The current wisdom is that light to moderate alcohol consumption – one or two drinks a day – can be beneficial to health. However, a new study, recently presented at the Alzheimer’s Association International Conference in Vancouver, indicates that as a person ages, even moderate usage can lead to higher risk of cognitive impairment.
Tina Hoang and her colleagues at the University of California, San Francisco, as well as at The Veterans Health Research Institute, San Francisco, collected results over a twenty-year period from 1,300 women aged sixty-five or older. The team tracked alcohol usage at the beginning, middle, and end of the period for each subject, using two years as representative samples for each phase of the study.
While previous research had suggested that moderate consumption could actually help prevent the onset of mental decline later in life, Hoang says that the results disagree. It was found that moderate drinkers at the beginning and middle points of the experimental period showed no decrease in their risk of developing some form of cognitive impairment. Furthermore, during the later phases of the study, those same drinkers were more than sixty percent more likely to be afflicted.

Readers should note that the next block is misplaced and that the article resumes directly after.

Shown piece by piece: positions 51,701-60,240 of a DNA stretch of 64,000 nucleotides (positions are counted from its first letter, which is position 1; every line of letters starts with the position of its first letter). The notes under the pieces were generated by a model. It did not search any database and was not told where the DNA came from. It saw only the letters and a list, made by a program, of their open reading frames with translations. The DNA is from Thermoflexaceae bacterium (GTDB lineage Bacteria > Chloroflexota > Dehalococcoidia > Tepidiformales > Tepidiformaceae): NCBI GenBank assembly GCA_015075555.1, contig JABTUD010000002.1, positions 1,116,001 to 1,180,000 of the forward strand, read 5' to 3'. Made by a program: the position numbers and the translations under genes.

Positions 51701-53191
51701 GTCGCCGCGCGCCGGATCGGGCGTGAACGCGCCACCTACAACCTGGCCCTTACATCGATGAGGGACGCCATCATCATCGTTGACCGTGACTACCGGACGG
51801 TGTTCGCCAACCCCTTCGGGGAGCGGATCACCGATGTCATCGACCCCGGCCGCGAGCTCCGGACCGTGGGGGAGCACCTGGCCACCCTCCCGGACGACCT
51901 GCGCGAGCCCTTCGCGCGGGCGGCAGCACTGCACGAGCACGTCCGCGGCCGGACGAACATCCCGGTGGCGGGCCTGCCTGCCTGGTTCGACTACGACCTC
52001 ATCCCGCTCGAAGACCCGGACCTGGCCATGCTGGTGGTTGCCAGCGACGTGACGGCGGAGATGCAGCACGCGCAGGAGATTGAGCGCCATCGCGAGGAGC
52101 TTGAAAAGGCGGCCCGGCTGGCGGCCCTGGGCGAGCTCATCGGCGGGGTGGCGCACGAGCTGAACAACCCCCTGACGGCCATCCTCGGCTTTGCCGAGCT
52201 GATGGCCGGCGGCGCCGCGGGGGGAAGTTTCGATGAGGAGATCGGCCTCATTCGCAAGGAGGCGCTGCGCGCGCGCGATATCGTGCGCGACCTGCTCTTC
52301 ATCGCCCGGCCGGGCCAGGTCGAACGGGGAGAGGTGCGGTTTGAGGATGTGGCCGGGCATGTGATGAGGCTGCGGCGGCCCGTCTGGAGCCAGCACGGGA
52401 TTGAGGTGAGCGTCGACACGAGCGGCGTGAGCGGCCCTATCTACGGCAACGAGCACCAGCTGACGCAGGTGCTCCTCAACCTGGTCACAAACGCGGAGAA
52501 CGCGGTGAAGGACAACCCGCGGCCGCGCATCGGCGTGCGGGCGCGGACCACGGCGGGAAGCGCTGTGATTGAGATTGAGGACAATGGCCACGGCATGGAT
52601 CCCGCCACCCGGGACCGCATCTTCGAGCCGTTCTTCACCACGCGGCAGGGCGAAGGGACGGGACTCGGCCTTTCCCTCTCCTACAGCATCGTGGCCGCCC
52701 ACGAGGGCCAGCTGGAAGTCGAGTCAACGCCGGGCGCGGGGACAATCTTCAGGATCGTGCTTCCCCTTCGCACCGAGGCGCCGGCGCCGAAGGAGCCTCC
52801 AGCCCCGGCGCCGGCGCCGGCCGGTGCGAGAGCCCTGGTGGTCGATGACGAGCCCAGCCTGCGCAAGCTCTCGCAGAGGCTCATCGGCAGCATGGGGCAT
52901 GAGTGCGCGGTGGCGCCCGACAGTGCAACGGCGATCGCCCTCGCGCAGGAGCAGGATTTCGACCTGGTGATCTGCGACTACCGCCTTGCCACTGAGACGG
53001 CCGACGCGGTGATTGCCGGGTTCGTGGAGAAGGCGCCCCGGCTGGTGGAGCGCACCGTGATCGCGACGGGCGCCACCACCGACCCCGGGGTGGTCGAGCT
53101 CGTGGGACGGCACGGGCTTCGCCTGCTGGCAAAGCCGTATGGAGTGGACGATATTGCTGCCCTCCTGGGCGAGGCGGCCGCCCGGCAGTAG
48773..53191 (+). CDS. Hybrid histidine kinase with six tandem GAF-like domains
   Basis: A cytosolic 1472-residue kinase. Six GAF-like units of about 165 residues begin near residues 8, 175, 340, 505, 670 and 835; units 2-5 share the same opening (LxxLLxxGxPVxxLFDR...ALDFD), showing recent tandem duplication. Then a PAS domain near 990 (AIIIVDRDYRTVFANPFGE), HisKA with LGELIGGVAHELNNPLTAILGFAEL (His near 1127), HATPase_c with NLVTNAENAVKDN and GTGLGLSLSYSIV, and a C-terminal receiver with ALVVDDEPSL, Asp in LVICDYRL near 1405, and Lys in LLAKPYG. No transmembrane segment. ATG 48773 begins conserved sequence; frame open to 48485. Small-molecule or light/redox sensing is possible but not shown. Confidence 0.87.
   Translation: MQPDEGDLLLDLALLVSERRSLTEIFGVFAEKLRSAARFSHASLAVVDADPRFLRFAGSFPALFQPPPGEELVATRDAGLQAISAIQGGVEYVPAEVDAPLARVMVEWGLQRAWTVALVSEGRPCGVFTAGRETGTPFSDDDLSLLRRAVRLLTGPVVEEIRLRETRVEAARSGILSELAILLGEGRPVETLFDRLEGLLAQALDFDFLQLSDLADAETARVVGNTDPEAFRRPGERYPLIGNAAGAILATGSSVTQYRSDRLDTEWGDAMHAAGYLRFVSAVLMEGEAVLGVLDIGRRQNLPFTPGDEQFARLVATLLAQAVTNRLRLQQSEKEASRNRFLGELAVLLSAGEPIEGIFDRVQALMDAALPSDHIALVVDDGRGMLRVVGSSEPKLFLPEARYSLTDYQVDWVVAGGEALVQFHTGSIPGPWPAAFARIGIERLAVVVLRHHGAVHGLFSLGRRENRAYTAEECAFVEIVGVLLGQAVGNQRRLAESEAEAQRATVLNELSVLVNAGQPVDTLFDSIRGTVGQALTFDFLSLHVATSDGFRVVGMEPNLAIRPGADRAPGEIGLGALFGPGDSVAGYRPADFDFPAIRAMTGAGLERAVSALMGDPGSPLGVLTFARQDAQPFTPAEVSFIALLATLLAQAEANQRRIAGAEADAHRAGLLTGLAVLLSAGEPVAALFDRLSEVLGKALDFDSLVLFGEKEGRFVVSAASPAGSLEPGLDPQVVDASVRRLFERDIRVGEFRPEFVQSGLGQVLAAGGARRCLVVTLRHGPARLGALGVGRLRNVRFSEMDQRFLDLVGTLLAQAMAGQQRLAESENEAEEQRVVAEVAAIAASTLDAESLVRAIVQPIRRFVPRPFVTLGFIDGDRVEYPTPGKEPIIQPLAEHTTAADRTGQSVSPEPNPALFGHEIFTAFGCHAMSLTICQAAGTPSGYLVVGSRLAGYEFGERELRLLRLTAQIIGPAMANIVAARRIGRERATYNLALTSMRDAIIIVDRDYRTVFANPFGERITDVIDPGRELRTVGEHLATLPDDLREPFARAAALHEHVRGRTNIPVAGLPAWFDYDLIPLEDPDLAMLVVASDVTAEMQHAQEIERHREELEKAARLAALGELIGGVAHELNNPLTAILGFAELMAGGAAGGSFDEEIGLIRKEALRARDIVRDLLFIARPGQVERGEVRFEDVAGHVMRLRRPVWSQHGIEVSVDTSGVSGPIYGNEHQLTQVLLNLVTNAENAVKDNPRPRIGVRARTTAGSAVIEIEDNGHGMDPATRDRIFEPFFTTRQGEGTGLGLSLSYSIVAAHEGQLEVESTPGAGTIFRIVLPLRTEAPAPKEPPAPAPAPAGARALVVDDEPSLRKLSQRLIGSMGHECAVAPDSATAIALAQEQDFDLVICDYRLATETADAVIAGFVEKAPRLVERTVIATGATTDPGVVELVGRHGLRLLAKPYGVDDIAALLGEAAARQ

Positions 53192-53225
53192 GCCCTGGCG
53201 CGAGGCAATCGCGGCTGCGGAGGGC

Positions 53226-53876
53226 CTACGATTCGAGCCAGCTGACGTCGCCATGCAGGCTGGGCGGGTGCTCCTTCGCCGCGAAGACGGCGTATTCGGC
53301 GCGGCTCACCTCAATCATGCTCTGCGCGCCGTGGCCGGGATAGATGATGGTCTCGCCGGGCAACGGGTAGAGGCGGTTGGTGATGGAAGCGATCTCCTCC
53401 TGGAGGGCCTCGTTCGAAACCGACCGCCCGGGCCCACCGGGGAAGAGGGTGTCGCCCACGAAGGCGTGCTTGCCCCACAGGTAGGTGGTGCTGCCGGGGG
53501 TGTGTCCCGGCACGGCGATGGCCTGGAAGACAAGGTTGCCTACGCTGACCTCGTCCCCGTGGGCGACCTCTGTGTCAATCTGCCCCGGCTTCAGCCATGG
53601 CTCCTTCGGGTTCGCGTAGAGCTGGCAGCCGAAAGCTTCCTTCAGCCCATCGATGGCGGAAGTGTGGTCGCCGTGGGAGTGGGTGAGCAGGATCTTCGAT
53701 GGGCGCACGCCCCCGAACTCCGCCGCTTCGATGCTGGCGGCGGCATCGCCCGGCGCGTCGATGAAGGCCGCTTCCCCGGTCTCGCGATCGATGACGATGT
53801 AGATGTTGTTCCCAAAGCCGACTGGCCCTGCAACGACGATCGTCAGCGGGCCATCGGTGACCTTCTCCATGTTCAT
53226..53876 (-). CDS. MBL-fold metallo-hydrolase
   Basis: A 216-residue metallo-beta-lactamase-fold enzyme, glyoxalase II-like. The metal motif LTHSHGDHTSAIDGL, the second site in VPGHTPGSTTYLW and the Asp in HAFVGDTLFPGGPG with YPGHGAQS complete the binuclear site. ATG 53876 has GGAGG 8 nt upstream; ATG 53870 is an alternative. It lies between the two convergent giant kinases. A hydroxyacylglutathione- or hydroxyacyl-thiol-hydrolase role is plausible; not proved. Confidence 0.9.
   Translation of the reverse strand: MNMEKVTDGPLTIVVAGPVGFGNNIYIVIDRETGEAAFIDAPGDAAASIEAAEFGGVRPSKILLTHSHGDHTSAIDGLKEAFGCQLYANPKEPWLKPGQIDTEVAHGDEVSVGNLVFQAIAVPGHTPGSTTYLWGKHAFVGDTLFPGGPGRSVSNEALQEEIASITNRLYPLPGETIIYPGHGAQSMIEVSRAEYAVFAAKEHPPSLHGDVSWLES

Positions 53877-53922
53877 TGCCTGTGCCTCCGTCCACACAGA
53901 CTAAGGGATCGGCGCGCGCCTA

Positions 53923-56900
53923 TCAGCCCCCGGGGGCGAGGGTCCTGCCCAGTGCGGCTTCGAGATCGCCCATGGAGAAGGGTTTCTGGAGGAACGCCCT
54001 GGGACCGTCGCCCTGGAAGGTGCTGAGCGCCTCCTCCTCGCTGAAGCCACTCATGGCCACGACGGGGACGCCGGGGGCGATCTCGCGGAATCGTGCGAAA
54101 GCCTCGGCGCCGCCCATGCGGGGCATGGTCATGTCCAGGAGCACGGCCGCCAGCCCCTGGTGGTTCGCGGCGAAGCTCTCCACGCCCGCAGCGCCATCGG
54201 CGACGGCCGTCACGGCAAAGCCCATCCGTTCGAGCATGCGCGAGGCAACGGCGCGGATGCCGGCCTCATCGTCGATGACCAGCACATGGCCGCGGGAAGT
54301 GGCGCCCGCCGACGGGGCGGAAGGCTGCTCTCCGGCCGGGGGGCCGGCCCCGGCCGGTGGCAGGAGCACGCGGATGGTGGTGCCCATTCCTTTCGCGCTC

According to the data provided from the years of extensive research, the subjects who drank heavily early in life, moderately in later life, or began drinking later in life were at the greatest risk of cognitive impairment. As a result, the researchers recommend that older women use caution when consuming alcohol because not only is it not beneficial to health, it has even been shown to be harmful.
While alcohol has been proven to have its upside, it has also been linked to a number of health problems. When and how much alcohol you consume almost certainly plays the biggest part in how it will affect your body and mind in the long run.